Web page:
Black Sabbath - Tyr

Black Sabbath – Tyr


‘Tyr’ was another positive Black Sabbath album, furthering the melodic metal driven sound captured on previous discs.

Written by: Dangerzone

ARTIST: Black Sabbath
YEAR: 1990
CD REISSUE: Discogs Reissue List

LINEUP: Tony Martin – vocals * Tony Iommi – guitars * Neil Murray – bass * Cozy Powell – drums * Geoff Nicholls – keyboards

TRACK LISTING: 01 Anno Mundi * 02 The Law Maker * 03 Jerusalem * 04 The Sabbath Stones * 05 The Battle Of Tyr * 06 Odin’s Court * 07 Valhalla * 08 Feels Good To Me * 09 Heaven In Black



Tony Iommi took tremendous flak for keeping Black Sabbath alive in the late 80’s, but on the odd occasion he was justified. While 1986’s ‘The Seventh Star’ met derision from all quarters of Sabbath’s fan base, it was easily their most melodic album to date. 87’s ‘The Eternal Idol’ was a mixed bag, but contained one classic with the furious ‘Lost Forever’.

With Tony ‘The Cat’ Martin enlisted as vocalist on the album, it was refreshing to see him kept for 1989’s acclaimed ‘The Headless Cross’, which most observers agreed was Sabbath’s best post Dio effort. The lineup was almost stable, as Cozy Powell joined as a full time member, followed by another journeyman, Neil Murray (coming off a stint with Vow Wow), replacing Laurence Cottle on bass. Sabbath had also been relegated to minor label status, being signed by Miles Copeland’s I.R.S.

‘Tyr’ was another positive album, furthering the melodic metal driven sound captured on previous discs. Amazingly ‘Tyr’ hit no 24 in the U.S., while in Britain it failed to chart, met with apathy by an ever dwindling audience.

The Songs

The Nordic theme of ‘Tyr’ begins with ‘Anno Mundi’, boasting a typical morbid riff from Iommi, tuned down and thunderous. There’s significant synth work to give it atmosphere, and Martin comes off a bit like Dio. ‘The Lawmaker’ goes for speed over subtlety, Powell driving things along with a persistent back beat, as Iommi tunes his riffing up a few notches, not quite as dark.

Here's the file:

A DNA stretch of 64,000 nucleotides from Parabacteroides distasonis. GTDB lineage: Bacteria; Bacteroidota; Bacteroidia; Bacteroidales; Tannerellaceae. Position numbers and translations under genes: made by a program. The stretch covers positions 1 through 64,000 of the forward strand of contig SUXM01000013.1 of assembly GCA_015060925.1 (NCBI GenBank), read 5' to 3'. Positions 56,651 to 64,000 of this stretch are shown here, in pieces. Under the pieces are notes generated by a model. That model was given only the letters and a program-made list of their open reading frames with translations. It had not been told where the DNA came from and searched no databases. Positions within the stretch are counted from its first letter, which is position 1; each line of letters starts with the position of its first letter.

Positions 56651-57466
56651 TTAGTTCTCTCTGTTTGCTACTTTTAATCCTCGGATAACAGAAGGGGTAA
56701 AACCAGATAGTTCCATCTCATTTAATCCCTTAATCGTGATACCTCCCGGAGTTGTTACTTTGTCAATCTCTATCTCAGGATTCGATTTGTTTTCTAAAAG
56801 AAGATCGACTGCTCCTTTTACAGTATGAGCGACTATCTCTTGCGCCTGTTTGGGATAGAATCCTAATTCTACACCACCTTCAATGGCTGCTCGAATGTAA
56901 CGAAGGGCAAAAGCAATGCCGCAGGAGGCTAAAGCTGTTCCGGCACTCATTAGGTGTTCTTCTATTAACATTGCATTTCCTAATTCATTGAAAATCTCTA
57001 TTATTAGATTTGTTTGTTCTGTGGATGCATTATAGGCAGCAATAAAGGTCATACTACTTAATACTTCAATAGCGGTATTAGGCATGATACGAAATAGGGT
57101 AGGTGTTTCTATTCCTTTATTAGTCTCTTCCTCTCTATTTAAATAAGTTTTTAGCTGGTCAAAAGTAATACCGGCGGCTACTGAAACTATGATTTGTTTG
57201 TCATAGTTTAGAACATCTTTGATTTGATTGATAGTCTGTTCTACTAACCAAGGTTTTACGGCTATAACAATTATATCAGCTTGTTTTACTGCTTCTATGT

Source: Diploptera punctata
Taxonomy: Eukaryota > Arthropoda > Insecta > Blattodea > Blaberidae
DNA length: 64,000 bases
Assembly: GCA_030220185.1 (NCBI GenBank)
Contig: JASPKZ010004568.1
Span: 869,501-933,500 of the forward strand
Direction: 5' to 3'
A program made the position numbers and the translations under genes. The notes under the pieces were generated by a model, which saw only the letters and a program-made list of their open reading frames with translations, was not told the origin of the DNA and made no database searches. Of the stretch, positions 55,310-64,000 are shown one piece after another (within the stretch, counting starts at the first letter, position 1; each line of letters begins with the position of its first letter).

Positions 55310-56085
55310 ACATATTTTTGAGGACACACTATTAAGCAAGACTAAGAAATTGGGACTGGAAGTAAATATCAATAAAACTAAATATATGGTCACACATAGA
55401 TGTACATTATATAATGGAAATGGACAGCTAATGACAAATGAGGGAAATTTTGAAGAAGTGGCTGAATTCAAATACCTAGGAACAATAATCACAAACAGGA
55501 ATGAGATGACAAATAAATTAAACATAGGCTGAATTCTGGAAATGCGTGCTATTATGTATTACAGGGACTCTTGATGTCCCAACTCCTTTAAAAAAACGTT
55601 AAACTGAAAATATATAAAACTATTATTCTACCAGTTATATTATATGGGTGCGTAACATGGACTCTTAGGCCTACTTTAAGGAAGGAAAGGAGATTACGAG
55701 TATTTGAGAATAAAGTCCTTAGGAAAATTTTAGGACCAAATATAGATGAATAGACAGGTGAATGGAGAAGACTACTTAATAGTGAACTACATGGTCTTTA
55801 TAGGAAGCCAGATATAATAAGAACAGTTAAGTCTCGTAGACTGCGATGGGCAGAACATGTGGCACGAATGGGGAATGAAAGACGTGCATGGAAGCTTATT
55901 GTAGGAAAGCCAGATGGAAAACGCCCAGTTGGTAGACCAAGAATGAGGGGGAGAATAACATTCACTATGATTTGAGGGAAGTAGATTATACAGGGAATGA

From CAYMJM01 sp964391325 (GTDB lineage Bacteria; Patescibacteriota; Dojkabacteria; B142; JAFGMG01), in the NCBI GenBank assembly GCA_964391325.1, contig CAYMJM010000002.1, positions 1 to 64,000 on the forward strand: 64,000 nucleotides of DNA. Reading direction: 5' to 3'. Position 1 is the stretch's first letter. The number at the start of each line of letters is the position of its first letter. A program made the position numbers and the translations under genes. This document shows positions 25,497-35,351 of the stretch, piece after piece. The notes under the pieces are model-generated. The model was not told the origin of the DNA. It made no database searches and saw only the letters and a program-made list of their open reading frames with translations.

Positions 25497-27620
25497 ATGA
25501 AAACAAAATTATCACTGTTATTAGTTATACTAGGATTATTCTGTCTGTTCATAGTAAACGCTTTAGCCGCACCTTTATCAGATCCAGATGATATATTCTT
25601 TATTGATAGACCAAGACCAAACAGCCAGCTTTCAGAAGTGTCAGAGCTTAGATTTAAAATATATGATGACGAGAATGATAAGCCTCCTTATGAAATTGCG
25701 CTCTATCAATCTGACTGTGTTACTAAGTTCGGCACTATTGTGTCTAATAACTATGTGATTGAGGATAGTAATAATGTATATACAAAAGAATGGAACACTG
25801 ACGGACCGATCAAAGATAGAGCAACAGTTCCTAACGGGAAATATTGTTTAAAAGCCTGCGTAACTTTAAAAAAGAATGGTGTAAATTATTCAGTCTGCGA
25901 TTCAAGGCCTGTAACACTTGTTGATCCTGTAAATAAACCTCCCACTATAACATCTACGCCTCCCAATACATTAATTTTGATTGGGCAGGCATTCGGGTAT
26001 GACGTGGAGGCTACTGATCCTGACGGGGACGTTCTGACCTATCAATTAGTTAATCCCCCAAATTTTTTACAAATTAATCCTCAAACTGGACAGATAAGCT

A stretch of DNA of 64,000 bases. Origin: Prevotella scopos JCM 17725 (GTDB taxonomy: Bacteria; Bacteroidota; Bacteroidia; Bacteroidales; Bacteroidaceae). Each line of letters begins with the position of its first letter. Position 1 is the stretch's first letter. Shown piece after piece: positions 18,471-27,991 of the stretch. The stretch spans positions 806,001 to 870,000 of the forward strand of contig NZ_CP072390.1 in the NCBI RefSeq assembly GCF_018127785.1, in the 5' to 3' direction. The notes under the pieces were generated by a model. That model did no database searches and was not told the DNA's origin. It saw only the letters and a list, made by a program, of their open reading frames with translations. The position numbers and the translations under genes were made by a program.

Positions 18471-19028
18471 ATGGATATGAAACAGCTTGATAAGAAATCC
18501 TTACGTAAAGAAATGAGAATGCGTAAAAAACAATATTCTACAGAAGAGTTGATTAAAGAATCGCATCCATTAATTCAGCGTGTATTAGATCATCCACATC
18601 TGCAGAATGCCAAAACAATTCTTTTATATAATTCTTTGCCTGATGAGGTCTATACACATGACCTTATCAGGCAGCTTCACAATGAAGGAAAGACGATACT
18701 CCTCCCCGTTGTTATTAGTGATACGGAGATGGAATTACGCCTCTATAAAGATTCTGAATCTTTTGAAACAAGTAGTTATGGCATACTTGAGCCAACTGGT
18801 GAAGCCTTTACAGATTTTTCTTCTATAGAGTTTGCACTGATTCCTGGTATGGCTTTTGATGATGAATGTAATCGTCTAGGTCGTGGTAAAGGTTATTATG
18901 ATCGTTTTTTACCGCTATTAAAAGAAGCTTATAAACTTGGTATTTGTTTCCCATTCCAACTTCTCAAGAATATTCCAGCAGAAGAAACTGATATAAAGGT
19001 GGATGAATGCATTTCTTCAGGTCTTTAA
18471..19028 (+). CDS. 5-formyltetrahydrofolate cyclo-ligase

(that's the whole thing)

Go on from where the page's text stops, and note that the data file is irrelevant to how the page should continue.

One of the Martin era’s best numbers appears with ‘Jerusalem’, veering off into heavy AOR like verses and hooks. With the keyboards very noticeable the best description would be power metal, but in the end it’s all heavy metal isn’t it? Unfortunately ‘The Sabbath Stones’ cannot reach such heights, but the power of this lineup is undeniable, a good wall of noise making up for the weaker melody.

The symphonic instrumental ‘The Battle Of Tyr’ follows, on the same terms as Manowar and Virgin Steele pieces past and present. It runs into ‘Odin’s Court’ (great titles here) which brings out the acoustic guitar, presenting a cold, mystical tone. This then leads into ‘Valhalla’ where the heaviness is resumed, another brutal riff from Iommi the centerpiece. Pounding stuff.

‘Feels Good To Me’ is a fairly tepid power ballad, but gets more intense as it progresses. ‘Heaven In Black’ recalls the ‘Seventh Star’ sound, a nice chugging riff helping gallop it along. An agreeable mixture of accessible melody and metal crunch, essentially the basis for ‘Tyr’ itself.

In Summary

Despite the strides made by this version of Black Sabbath, Iommi disbanded it soon after in favour of reuniting with Ronnie James Dio, Geezer Butler and Vinnie Appice to record 1992’s ‘Dehumanizer’, a reformation of the 1981-83 lineup. When this collapsed Martin was bought back on vocals, joined by Bobby Rondinelli on drums.

1994’s ‘Cross Purposes’ picked up where ‘Tyr’ left off, and Murray returned for 1995’s ‘Forbidden’, after Powell had come and gone again, replaced by Rondinelli. Of course this was Black Sabbath’s last studio album to date, rumours still circulating that the original Sabs will record a new album, although I seriously doubt anyone cares anymore.

[Footnote: Black Sabbath released ’13’ in 2013]

‘Tyr’ is far more intriguing a listen than anything Ozzy came out with at the time, Martin’s superior vocals and a identifiable metal sound quite underrated.


Feels Good To Me

Black Sabbath - Feels Good To Me

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